Tristan Dominique Cabello is working on a book entitled Queer Bronzeville: Race, Sexuality and Culture in Black Chicago, 1920-1980, a history of African-American gays on the South Side of Chicago. But as he contemplated a new course on the broader experience of LGBT African Americans, he worried that the subject matter might still be too specific. After discussing his course idea with students across the university, he realized there was not just enthusiasm, but a real demand for a course on this subject.
This semester he is teaching “In the Life: The Black/Gay Experience in America,” as part of the American Studies Program. The popularity of the course exceeded Cabello’s expectations: seats filled up quickly, and another class will be offered in the fall of 2016. Based on his review of curricula around the country, Cabello says American University is now one of the few institutions with a course focused on African-American queer history. (Morehouse College, for instance, offers a course on black gay politics.)
In an interview, he says that “In the Life” is his contribution for a more inclusive curriculum. “CAS is very supportive of multidisciplinary and critical diversity initiatives. ‘In The Life,’ just like all American Studies courses, will question power structures that regulate race, sex, gender, and class,” says Cabello, who directs the American Studies Program housed in the College of Arts and Sciences.
There are plenty of widely held assumptions that Cabello hopes to debunk. Political commentators assert that there is rampant homophobia in the black community, but Cabello says that the evidence, and African-American history, suggest otherwise.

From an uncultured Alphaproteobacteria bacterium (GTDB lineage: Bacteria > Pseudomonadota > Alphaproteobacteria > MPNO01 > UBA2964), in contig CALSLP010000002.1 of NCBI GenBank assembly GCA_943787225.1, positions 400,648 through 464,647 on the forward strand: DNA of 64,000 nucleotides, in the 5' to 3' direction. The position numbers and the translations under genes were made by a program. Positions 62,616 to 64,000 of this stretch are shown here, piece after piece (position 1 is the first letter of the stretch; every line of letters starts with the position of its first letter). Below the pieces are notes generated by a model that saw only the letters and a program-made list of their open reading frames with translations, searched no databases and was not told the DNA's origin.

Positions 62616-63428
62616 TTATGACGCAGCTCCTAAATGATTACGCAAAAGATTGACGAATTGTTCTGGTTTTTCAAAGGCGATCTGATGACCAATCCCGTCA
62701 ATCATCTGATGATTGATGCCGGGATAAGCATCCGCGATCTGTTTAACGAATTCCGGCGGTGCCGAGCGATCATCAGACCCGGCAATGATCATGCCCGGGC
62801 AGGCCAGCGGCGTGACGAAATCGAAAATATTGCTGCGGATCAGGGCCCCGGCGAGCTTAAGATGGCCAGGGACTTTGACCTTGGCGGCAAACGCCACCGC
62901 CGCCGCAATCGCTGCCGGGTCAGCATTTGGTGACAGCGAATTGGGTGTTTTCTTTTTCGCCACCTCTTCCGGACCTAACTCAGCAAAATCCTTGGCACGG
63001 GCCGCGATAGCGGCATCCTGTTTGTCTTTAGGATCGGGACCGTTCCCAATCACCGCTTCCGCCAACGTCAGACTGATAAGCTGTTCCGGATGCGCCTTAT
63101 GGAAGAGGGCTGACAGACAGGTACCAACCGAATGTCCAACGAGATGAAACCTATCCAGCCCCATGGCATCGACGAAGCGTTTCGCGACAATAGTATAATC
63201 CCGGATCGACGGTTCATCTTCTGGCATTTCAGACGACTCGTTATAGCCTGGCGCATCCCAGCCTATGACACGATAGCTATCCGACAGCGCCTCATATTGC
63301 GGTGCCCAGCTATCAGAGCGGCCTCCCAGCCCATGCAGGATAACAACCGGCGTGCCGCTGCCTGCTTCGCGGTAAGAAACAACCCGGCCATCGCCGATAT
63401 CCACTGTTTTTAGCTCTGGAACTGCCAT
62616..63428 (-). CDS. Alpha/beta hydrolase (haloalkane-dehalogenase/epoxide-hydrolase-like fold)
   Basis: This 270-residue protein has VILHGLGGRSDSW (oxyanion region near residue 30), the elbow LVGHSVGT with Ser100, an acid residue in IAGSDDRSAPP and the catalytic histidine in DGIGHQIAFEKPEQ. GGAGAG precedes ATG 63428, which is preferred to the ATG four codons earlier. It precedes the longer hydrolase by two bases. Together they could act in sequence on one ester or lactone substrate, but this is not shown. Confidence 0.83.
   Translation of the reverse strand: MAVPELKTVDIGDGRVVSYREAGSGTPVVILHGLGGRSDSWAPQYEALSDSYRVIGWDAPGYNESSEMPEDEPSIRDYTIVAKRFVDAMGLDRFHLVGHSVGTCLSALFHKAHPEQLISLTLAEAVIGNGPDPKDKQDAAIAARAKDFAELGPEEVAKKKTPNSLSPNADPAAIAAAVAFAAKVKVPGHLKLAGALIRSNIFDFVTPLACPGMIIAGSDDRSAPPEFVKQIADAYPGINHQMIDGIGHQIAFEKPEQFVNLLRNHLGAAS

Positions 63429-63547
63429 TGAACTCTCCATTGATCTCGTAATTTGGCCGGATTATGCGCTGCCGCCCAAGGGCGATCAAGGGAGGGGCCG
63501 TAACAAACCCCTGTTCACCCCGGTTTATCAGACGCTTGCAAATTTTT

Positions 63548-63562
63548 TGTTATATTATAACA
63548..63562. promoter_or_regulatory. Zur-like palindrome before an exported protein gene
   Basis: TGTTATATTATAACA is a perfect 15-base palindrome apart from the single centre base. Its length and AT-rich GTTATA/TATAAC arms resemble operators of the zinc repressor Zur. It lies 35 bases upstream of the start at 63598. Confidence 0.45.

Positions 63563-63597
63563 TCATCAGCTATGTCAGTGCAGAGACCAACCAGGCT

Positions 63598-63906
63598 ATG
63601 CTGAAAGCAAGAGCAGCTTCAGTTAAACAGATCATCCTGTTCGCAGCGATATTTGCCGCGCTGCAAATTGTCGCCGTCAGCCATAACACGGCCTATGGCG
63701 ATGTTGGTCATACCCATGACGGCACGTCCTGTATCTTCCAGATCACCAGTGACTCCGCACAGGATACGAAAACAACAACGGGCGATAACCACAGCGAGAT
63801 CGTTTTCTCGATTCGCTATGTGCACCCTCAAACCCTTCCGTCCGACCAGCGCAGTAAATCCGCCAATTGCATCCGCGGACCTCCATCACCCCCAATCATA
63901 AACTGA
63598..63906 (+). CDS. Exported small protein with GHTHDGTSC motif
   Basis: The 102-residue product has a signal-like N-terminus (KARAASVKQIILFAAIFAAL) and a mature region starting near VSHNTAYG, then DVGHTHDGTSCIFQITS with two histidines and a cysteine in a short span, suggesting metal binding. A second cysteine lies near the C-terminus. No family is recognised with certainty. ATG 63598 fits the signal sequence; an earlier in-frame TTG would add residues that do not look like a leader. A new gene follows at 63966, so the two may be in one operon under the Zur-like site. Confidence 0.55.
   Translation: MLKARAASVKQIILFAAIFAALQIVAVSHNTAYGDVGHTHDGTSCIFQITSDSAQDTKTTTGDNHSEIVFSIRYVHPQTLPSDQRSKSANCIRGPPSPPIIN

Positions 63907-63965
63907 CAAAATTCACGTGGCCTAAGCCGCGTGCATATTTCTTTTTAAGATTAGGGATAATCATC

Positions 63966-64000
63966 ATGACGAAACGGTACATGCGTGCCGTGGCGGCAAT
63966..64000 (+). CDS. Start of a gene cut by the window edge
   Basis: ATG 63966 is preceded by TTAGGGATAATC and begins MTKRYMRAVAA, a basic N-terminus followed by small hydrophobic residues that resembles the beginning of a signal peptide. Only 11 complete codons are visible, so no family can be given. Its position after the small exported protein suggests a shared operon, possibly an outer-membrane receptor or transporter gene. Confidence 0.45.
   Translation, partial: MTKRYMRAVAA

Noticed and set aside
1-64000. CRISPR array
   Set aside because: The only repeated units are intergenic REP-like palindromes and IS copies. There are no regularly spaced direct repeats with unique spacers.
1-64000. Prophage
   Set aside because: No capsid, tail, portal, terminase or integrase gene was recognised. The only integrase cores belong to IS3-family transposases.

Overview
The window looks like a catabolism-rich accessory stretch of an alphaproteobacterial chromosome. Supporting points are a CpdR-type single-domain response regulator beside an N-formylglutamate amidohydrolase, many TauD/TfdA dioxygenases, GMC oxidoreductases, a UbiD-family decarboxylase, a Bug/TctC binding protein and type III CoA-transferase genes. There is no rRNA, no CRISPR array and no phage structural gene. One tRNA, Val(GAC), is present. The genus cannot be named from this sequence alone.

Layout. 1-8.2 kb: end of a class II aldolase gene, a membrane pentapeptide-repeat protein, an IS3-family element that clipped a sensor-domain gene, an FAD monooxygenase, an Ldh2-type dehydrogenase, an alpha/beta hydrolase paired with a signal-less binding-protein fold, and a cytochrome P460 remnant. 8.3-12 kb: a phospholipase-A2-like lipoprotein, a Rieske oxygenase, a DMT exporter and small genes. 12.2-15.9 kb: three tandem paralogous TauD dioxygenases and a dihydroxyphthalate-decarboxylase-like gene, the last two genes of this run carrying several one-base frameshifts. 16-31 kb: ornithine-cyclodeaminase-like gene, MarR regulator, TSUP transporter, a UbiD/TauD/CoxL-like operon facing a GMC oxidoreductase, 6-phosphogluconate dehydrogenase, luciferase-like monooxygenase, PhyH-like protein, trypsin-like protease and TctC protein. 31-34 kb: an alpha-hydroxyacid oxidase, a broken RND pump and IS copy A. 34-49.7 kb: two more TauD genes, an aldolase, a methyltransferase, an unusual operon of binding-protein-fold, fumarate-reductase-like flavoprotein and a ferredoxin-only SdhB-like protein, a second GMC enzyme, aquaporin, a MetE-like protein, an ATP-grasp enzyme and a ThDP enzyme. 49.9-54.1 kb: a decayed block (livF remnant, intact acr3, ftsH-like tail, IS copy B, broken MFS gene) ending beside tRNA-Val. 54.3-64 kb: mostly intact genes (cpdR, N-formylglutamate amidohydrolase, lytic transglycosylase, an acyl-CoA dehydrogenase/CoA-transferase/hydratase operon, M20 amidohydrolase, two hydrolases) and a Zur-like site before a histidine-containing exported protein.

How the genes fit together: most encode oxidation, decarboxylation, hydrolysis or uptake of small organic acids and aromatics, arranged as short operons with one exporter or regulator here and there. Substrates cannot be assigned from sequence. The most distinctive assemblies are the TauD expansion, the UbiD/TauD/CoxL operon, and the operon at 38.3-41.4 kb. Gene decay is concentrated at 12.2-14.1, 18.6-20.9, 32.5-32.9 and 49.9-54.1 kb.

“Sociological surveys show that age, gender, class, education level, party affiliation and religious beliefs can predict homophobic beliefs much better than race as a single factor,” he says. “Media outlets gave too much importance to radical segments of the population who opposed gay marriage, for example. But these individuals were not always representative.”
In addition, black homophobia that does exist may not necessarily result in opposition to gay rights. Cabello notes that a peer-reviewed study published in Public Opinion Quarterly concluded that “blacks appear to be more likely than whites both to see homosexuality as wrong and to favor gay rights laws.”
And this support for gay rights is not limited to the average black citizen, but the highest echelons of power in black communities. “What we have forgotten is that some of the first supporters of gay rights in America were African-American political leaders,” he says.
A wave of black mayors elected in the 1970s and 1980s also ushered in opportunities for gay officials at the municipal level, Cabello says. “Black mayors got elected by building ‘rainbow coalitions.’ These coalitions were inclusive of all minorities, including LGBTs,” he explains. Chicago Mayor Harold Washington established the city’s first Committee on Gay and Lesbian Issues. Washington D.C. Mayor Marion Barry appointed LGBT individuals to high positions in the early 1980s. In 1983, during the early years of the HIV epidemic, Barry was the first U.S. mayor to award an LGBT clinic (Whitman-Walker) with a city contract for AIDS-related services.